It's the 'buzz of a capital city' that's missing in Hale, Manchester and the North in general. How dare suburban Cheshire not be like Chelsea? Everywhere else in the country has that capital city buzz, it's just the windswept and forever-raining North that lacks it and Manchester's the very worst, closely followed by Hale.
We live on the coast now with lots of beautiful walks just minutes away. But when we lived just south of Manchester there was always lots to do for a weekend walk. There was a large concentration of NT properties and we always liked the long walk from Lyme Park through the woods to Poynton. The boys could walk ahead and explore at leisure. There was so much for families to do up there. It's more difficult here and involves lots of driving.
Of course there will also be lots to do in London but I'm not sure how reasonable it is to hold up an affluent suburb on the outskirts of a city against the country's capital. I'd compare Hale to somewhere like Guildford or St Albans; 800k for your terraced house, nationally renound state schools and a Jojomamanbebe on the high street.
Yes, I had started this thread to complain about lack of buzz of a capital city in Manchester
Maybe you intended to do that, what you actually did was criticise Manchester (where you didn't live anyway) and the 'North in general' and compare it unfavorably to London because "there is not much to do here, no nice streets or galleries, not much to do on the weekends as a family".
There's plenty to do in Manchester and 'the North in general' but clearly it isn't London, it isn't a capital city, it doesn't have Royal parks, the Thames running through it or the vast majority of national institutions based there. That's not unique to Manchester and the 'North in general' though - it can be said of the whole country outside London.
So really what you're saying is that you moved to Manchester without any consideration that moving outside London would mean that you'd lose access to what you like about London and without appreciating that moving to a smaller city necessarily means it is smaller and doesn't take as long to walk around.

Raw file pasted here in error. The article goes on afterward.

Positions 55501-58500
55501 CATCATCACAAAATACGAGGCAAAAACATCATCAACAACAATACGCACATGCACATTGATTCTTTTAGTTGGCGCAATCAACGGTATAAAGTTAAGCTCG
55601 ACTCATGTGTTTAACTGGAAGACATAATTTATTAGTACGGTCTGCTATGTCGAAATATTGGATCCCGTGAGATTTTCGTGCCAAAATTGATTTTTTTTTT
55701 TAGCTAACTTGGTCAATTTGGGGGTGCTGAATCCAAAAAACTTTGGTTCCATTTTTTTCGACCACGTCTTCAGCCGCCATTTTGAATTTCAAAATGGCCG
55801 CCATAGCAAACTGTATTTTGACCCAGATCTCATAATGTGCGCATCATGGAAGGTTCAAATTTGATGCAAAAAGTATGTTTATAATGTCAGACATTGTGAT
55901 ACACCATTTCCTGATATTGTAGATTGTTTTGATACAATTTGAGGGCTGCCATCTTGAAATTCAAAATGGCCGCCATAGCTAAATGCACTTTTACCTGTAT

Yes Hale's very suburban, and Manchester's smaller than London. Unsurprisingly Kew Gardens isn't in Manchester, nor is the Thames. It has no Royal Parks, no palaces, and very few national landmarks.
If you want things that are unique to London then London is obviously the best place to find them. It's not just'the North' that's lacking the features you're looking for though, it's the whole country outside London. More fool you for not realising that.
That surprises me. I lived in London for some years and that was one of the things I did not like about London. Kew Gardens is beautiful, and St James Park, but I actually have more beautiful places to walk where I now live.
Brasty, I live in London and it's brilliant for walking, one of my favourite things about living here.
I challenge you to walk from Chelsea to Bishop's park and then to Kew gardens along the river and come back and tell me that it is not an amazing and inspiring walk! Much better than walking from Hale to Sale along the busy road with no trees. Or just going to the Battersea Park and walking towards the London Eye area. Though I admit I am not very keen on more touristy places like southbank etc. I usually cross the bridge and walk on the other side.
And with all due respect I suspect that Pope John Paul and I got completely different interests...
Just walking round Central London for 5 hours with kids? I am amazed that anyone would find that enjoyable. We go walking along the canal, round a local country park with a cafe and lots of things for kids there, round a big lake in another country park with a stop into the cafe. And loads more besides. London is great for museums and galleries. It is not good for walks.
Yes, I had started this thread to complain about lack of buzz of a capital city in Manchester and people are sending me to a Trans Pennine trail... And yes, I've been to Dunham Massey and it is quite amusing for the first 50 times you go there for a visit...
And babies can enjoy babyccinos in a lovely indie cafe environment.
Manchester is the last word in cool. Oasis.
Gritty, gorgeous and graceful too. What's not to like?
Oh god, how on earth did you cope with central London op? I've been a few times back when I lived there, and HATED it.
So so glad we're back up north.
I will die before I move to live North of England.
OP - my heart bleeds for you.
I could never do that in Hale. Where do you walk to? Do you walk along the busy road to Sale? Or down the motorway the other way?
Did you think of buying a map? Hale is within walking distance of Dunham Park, it's actually on the Bollin Valley Way and within walking distance of the Trans Pennine Trail, the Cheshire Ring Canal Walk and the Bridgewater Way. Tatton Park is a short bike ride away and places like Styal woods, Lymm Dam, Alderley Edge, Delamere Forest and Frodsham Hill are all less than 30 minutes drive away.